Diabetes mellitus (DM) is an increasing threat to human health. Long-term exposure to DM can lead to devastating macro- and microvascular complications, including cardiovascular disease, blindness, amputation, and kidney failure via diabetic nephropathy (DN). However, not all diabetics develop complications at the same rate, and the causes of this variation in risk are largely unknown. Using a rich set of genome-wide gene expression profiles of 1,240 Mexican Americans from more than 40 extended families, we have identified 22 genes that exhibit highly significant genotype x duration of DM interaction effects. While many genes are differentially expressed in DM, this subset represents those genes with the greatest genetic variability in the response to disease exposure. The subset is enriched for genes related to oxidative stress and inflammation, including SMAD1, a putative early biomarker of DN. The subset is connected to thousands of other genes through both known pathways and via genetic correlation in the sample. In this study, we will combine genetic, transcriptomic, and bioinformatic data to identify gene networks with variable response to DM exposure, to develop hypotheses of causation and to search for new gene variants that may underlie individual variation in risk for complications. We will then test these hypotheses in the context of DN, using kidney function phenotypes measured in 858 of these same individuals ~10 years after acquisition of the expression phenotypes, as well as in 2,282 Mexican Americans from replicate samples recruited on probands with established DM and/or DN.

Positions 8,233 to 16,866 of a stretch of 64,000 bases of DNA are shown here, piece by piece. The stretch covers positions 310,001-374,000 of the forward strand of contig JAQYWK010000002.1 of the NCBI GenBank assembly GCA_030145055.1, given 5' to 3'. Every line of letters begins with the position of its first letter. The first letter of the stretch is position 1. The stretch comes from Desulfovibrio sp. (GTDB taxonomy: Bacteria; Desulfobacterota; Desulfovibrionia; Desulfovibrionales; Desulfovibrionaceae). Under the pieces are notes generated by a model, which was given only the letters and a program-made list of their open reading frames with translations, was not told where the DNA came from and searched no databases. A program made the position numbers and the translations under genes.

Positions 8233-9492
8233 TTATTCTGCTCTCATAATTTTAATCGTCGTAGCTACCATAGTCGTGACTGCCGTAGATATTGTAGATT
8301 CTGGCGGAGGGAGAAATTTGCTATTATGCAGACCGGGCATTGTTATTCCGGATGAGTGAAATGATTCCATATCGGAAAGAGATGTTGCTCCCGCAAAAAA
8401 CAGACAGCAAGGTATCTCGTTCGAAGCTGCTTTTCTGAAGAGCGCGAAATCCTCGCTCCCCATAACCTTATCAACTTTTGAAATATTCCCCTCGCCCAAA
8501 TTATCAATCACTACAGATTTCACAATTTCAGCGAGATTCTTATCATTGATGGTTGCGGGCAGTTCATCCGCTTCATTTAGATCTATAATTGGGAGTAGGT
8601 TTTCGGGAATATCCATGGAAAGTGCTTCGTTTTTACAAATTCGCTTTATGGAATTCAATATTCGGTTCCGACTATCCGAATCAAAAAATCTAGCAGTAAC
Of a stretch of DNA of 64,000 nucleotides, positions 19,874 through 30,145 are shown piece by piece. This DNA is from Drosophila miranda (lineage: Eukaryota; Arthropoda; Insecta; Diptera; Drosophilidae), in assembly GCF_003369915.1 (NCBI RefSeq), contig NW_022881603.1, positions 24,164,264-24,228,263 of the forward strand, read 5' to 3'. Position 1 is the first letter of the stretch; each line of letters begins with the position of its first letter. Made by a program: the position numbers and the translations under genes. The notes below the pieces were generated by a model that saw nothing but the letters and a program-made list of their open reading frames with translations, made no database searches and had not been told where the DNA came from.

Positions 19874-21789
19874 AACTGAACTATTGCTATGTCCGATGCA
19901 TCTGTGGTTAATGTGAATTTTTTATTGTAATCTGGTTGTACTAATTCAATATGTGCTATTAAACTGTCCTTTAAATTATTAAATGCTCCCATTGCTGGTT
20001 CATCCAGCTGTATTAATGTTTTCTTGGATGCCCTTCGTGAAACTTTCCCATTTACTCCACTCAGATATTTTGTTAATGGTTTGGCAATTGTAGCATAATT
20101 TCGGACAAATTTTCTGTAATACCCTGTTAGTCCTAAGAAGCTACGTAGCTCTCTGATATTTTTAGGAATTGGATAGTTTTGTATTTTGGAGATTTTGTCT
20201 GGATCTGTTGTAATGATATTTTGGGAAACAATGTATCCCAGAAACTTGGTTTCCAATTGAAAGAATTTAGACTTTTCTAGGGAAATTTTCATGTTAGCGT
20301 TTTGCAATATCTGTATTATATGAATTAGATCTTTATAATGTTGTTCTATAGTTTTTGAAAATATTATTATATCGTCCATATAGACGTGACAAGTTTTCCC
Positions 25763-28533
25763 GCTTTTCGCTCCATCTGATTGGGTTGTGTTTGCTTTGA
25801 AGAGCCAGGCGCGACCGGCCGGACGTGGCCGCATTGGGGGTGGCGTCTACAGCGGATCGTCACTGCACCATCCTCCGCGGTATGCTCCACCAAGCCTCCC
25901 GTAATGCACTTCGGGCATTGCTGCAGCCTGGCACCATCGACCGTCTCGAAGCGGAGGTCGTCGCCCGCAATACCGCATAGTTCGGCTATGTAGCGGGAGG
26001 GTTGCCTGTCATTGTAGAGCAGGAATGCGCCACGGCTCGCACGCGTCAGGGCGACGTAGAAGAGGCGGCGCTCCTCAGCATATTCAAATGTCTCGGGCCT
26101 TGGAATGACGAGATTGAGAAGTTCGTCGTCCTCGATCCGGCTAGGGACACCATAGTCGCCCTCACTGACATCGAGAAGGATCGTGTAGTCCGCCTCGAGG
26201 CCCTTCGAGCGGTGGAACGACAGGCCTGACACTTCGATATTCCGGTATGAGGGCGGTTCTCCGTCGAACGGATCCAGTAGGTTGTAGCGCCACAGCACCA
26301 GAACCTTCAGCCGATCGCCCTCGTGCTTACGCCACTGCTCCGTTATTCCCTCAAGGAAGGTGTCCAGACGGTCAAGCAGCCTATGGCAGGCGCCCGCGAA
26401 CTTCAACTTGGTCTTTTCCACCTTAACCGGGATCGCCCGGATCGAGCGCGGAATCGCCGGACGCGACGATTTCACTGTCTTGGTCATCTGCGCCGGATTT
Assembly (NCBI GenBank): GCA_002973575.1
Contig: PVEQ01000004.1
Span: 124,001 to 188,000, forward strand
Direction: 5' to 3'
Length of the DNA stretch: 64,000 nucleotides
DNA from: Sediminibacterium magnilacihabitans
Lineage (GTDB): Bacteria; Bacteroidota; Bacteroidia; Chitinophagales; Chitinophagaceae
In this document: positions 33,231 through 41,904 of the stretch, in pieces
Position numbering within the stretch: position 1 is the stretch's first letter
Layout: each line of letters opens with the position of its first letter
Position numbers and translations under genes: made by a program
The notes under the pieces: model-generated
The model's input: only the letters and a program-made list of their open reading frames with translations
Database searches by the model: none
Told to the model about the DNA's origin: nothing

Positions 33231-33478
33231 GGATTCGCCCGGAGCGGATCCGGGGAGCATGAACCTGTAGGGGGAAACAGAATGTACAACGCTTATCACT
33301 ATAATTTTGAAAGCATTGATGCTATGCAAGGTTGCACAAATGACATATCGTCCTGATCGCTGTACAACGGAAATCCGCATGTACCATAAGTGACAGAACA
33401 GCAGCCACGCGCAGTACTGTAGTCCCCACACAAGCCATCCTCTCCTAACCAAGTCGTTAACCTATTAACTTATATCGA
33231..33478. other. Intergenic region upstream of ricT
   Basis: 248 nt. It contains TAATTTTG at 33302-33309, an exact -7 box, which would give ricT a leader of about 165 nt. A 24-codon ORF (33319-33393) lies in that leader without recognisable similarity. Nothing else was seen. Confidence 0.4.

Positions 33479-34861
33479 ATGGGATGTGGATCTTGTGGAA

As the prevalence of diabetes melitus increases and medical interventions permit longer survival of patients with DM, the economic, clinical, and social burdens of DM complications are likely to increase. The knowledge acquired in this study will help identify genetic factors leading to differential risk for development of complications under long-term diabetes. In particular, diabetic nephropathy (DN) is a devastating outcome for as many as 40% of patients with long-term DM and the primary cause of kidney failure and end-stage kidney disease in the US;treatment of kidney failure by dialysis or transplantation costs as much as $32 billion per year. By relating our discoveries to kidney-related outcomes, the study will seek to identify biological pathways that could be targeted for personalized risk assessment and/or preventative therapies.